It was not known until last week that anything more could be done by the agents of Messers. Russell & Waddle, contractors to freight for the army here, or that another disclosure of the doings of this firm could be made which could surprise anybody here. We all know, and you in the States have heard, of the inefficiency and mismanagement of the agents of this firm; but no one could ever have dreamed that, while freighting for the General Government, and receiving pay from it, they were also freighting for our enemies. It is even so. I doubt if anything else which the future may reveal concerning this firm can now astonish any one. Last week, on examining the wagons that Mr. Rupp, their agent, packed at Fort Bridger, there were found in an interior wagon 1,000 pounds of powder, and other merchandise, directed to Eldridge, the agent for the Mormon Church, with "For X. Y." underneath. "X. Y." means the Church of Mormon! This powder and this merchandise Russell & Waddle, through their agent, Mr. Rupp, carted all the way across the plains for the enemies of the Government, which employed Russell & Waddle to freight provisions for the army it was sent here to put down the Mormon rebellion! Whether Russell & Waddle knew that this powder was coming, and authorized it, I am not able to say. If they did sanction it, they can never outlive the disgrace which must legitimately fall upon them for furnishing powder to a people who are every hour preparing, and awaiting the time, to send their leaden balls through the hearts of our loyal American citizens! Let us hope the gentlemen of the firm knew nothing of this—that it was the act of their agent, Mr. Rupp. We would gladly believe that Russell & Waddle would never become a party to such transaction. But they must, to some extent, be responsible for the acts of their principal agent. However, we think their agent, Mr. Rupp, would not scruple to do such a thing, even on his own sole responsibility. He disappeared from here between two days, and forfeited his bond of $500 to appear as a witness at the next Term of the court, to be held by Chief Justice Ecklee, against some Mormons who were to be indicted for treason. This act, of itself, justifies the prevalent opinion here that he was mysteriously leagued, in some way, with the rebels.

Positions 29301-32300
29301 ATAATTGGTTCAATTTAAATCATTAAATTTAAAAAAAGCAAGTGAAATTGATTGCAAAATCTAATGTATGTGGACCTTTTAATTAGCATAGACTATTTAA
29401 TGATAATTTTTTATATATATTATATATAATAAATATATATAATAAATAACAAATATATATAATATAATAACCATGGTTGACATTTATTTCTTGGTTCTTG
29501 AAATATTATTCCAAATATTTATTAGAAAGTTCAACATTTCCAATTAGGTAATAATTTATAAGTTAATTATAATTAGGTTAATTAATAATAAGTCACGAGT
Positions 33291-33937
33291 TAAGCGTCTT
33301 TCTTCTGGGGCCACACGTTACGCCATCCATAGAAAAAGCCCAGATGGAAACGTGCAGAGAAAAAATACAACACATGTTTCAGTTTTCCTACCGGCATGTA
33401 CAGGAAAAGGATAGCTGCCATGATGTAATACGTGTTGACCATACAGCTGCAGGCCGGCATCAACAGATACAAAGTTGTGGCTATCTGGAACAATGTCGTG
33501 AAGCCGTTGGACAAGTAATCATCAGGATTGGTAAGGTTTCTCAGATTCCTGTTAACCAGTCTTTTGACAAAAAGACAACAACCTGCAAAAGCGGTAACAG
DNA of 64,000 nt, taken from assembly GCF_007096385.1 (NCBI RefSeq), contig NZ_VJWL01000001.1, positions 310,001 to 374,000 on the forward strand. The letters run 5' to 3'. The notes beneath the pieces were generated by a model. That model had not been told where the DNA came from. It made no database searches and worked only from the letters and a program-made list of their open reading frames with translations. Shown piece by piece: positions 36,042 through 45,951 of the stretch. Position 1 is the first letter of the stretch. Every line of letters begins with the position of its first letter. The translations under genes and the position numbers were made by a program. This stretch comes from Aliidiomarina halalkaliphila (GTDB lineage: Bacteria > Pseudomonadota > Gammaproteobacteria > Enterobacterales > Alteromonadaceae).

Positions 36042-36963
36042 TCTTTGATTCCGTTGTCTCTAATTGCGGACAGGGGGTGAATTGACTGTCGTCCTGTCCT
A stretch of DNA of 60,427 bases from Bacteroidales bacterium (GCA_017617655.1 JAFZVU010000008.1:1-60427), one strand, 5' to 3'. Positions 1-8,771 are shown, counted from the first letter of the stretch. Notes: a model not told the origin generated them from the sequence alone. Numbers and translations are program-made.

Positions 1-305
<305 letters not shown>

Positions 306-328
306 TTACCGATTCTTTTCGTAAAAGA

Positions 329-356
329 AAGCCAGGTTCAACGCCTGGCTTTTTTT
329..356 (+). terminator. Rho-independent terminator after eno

A redeemed Mormon lady, who has sought the protection of the army here, told me the other day that Brigham Young threatens, in case the President does not "back out" from the position he has taken in his message, that he will send his "destroying angels" on a message of incendiarism, to burn St. Louis, Keokuk, Chicago, New York, and even the capital of the United States. These cities, and many others, are to be fired simultaneously. And furthermore, his followers in the States are to volunteer in the new volunteer regiments to be raised this Spring, and are to come out here for the purpose of spying inside of our own camp and inciting the soldiers to mutiny; and in case of a battle, to desert our ranks at a given signal, and to take the side of the enemy. This bravado is in perfect harmony with the sermons and the pulpit spoutings of Kimball.
We are awaiting anxiously the February mail from the States. Unless the President sends positive instructions to Col. Johnston to remain here until reenforcements reach us, this "little" army, as it is styled by our sympathizing friends in the States, will be in Salt Lake City by the middle of June. It will move from here in April, and if a battle is to be fought it will be decided soon. I am assured of one thing, namely, that it is not the intention of Col. Johnston to retrace a step which his army has taken, or is to take.
--New York Daily Tribune, Apr 16 1858, p. 6
LDS Historical Department, 112171-LIBR-88